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Birding At Three Elevations in Albuquerque

“As bird diversity is equivalent with habitat diversity, it is not surprising that Albuquerque, New Mexico ranks number four in bird diversity in the United States. From the Rio Grande River Valley at 5,000 feet elevation to the Sandia Mountains at 10,678 feet elevation, both amateur and more experienced avian enthusiasts, will discover a fascinating range of bird species,” offers David Mehlman, of The Nature Conservancy and a 15-year resident of Albuquerque. It is clear that accessibility and the diversity of migrating and native New Mexico birds are the primary reasons to experience birding in Albuquerque.

Rio Grande Valley New Mexico Birds of Spring and Summer (5,000 feet)

The Rio Grande Nature Center, (RGNC) located west of Rio Grande Boulevard is the gateway for people looking to see birds in the wooded area of the valley along the Rio Grande. Starting a birding tour at the RGNC is something to consider as it provides both accessibility and resources in the heart of Albuquerque’s cottonwood gallery, the Bosque. While there are over 200 species of birds in this area, some spring and summer breeding birds likely to catch any birders eye are the Black Headed Grosbeak, Summer Tanager, Blue Grosbeak, and Bullock’s Oriole. There are likely to be four different hummingbird species present: Black Chinned Hummingbird, Calliope Hummingbird, Rufous Hummingbird and The Broad-tailed Hummingbird. Of course the Roadrunner, the New Mexico state bird is a predictable resident in the valley.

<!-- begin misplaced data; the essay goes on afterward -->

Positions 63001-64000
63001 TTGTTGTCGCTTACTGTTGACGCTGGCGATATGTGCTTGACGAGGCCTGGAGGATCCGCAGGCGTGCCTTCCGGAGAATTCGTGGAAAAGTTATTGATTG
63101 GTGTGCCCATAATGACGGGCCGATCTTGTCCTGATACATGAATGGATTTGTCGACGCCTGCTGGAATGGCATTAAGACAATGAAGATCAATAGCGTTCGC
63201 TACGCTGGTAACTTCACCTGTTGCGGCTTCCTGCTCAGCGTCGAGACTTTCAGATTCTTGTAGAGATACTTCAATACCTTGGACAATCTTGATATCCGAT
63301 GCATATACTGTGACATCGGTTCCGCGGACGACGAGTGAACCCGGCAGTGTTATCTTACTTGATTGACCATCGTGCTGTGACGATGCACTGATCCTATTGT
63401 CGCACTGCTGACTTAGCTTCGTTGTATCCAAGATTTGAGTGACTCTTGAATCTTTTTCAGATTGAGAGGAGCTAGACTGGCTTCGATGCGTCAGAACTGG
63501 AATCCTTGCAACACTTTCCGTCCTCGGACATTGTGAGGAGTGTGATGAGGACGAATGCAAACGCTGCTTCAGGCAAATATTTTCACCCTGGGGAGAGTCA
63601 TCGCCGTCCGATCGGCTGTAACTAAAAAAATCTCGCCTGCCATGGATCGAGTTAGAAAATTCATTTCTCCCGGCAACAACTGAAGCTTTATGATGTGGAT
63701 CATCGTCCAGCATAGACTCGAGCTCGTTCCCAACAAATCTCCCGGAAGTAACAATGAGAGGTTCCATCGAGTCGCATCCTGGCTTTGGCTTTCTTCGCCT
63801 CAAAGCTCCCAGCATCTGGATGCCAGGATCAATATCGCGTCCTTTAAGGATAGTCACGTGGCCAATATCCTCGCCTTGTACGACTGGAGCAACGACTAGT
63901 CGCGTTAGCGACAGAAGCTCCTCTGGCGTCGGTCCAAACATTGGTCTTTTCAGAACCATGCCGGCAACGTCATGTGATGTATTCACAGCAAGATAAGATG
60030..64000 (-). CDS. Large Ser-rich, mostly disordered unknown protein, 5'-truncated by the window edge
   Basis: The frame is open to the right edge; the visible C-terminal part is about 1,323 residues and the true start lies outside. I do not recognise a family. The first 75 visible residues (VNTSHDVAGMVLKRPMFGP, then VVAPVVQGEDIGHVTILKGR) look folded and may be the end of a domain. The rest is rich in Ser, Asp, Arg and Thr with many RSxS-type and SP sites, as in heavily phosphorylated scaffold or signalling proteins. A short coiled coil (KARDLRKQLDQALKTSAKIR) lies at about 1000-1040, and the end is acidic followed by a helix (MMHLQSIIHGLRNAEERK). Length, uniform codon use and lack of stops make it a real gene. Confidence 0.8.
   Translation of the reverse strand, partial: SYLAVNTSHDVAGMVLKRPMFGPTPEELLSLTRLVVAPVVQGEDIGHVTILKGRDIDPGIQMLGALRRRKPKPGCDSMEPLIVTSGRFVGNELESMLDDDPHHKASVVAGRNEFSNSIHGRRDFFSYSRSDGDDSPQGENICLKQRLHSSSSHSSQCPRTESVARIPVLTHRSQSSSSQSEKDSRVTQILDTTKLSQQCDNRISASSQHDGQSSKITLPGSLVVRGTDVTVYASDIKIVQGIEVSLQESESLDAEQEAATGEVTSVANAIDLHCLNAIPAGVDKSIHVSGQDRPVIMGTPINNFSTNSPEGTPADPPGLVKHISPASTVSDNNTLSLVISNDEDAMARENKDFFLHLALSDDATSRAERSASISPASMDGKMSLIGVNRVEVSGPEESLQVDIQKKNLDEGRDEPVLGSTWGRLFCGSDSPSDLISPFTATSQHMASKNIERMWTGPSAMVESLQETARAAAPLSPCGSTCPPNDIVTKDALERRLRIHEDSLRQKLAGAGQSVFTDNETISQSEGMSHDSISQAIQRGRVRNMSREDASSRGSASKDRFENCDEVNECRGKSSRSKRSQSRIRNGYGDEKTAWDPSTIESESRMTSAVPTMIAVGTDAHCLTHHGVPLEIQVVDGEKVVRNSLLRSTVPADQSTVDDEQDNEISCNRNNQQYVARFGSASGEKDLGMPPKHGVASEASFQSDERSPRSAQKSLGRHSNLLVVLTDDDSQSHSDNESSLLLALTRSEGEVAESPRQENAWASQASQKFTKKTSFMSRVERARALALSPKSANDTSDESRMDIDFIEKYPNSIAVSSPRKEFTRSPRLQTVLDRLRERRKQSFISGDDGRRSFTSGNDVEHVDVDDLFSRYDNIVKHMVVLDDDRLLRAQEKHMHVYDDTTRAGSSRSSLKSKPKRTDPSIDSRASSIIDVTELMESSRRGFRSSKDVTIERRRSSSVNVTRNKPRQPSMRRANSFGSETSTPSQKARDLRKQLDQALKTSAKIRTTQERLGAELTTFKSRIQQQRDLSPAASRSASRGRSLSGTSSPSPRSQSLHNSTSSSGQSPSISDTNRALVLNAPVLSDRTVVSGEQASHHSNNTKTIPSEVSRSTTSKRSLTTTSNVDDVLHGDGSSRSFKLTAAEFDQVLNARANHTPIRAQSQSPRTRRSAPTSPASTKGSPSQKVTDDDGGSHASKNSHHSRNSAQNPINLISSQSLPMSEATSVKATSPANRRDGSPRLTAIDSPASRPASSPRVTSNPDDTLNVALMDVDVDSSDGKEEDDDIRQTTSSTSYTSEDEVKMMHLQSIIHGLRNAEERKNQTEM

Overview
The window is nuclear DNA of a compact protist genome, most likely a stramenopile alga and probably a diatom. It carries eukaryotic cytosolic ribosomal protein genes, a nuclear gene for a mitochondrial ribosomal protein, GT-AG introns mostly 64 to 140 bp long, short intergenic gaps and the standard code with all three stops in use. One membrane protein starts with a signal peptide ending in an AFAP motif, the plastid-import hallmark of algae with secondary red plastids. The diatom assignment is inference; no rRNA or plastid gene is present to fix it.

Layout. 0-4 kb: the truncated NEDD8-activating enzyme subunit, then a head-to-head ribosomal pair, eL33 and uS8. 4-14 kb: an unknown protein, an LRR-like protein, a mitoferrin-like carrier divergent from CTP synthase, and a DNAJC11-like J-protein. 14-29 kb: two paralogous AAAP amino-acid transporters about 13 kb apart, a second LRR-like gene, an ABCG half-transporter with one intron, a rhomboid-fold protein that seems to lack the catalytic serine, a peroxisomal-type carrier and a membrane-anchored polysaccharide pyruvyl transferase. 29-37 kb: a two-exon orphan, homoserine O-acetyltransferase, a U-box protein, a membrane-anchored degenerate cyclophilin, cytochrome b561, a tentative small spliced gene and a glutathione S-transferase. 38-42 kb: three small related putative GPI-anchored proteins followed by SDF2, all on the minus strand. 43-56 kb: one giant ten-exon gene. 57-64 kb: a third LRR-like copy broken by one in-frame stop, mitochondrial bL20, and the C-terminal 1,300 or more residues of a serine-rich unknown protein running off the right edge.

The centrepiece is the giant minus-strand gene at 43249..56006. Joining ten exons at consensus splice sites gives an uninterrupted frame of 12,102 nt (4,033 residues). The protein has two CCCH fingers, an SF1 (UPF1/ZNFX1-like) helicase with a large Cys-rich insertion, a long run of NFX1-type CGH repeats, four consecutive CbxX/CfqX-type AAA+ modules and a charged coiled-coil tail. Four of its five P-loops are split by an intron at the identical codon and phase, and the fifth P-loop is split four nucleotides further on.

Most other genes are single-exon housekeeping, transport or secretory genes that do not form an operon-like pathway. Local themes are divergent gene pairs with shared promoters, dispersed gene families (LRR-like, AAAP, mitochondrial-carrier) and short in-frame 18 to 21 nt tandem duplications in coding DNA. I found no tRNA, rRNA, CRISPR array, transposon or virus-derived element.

Sandia Crest and The Rosy Finch Phenomenon (10,678 feet)

Ken and Mary Lou Schneider, who served as coordinators of the Rosy Finch project at Sandia Crest have aptly named this remarkable phenomenon, Rosy Tourism. Ken writes in Birder’s World Magazine, “Many birders’ life lists have no marks in the checkboxes next to the three rosy finch species. These New Mexico birds' breeding ranges are largely non-contiguous and often in hard-to-reach places. Finding all three species on their nesting grounds generally requires three separate journeys, some arduous mountain hiking, and a bit of luck.” To see the Rosy Finches in Albuquerque between December and March, visitors need only drive 13 miles on a well-tended road to Sandia Crest. For more detailed information on rosy tourism, go to


Nighttime Owl Sightings at Capulin Spring (8,500 feet)

Shortly after passing the Sandia Ski area, visitors to the Sandia Mountain range in search of birds to check off life-time lists, can expect nighttime predictability for spotting the Northern Saw-Whet Owl after dark. This particular moon-eyed bird is a resident from May to August, with high rates of visibility in early May. While rare, the Northern Pygmy Owl is another possible sight for avid birders interested in a little night-life. According to the New Mexico Ornithological Society, dusk is best for this species.


Birding Events

Milnesand and the Lesser Prairie Chicken Festival in April 
This festival offers a unique eco-tourist opportunity to see the courtship dance of the Lesser Prairie Chicken, where the male prairie chickens will dance for the females of the species. The Bureau of Land Management and private landowners allow escorted trips to some of these areas.

Bosque Del Apache Festival of The Cranes in November 
The Festival of the Cranes at the Bosque Del Apache National Wildlife Refuge celebrates the arrival of many thousands of cranes, geese, ducks and other migratory birds.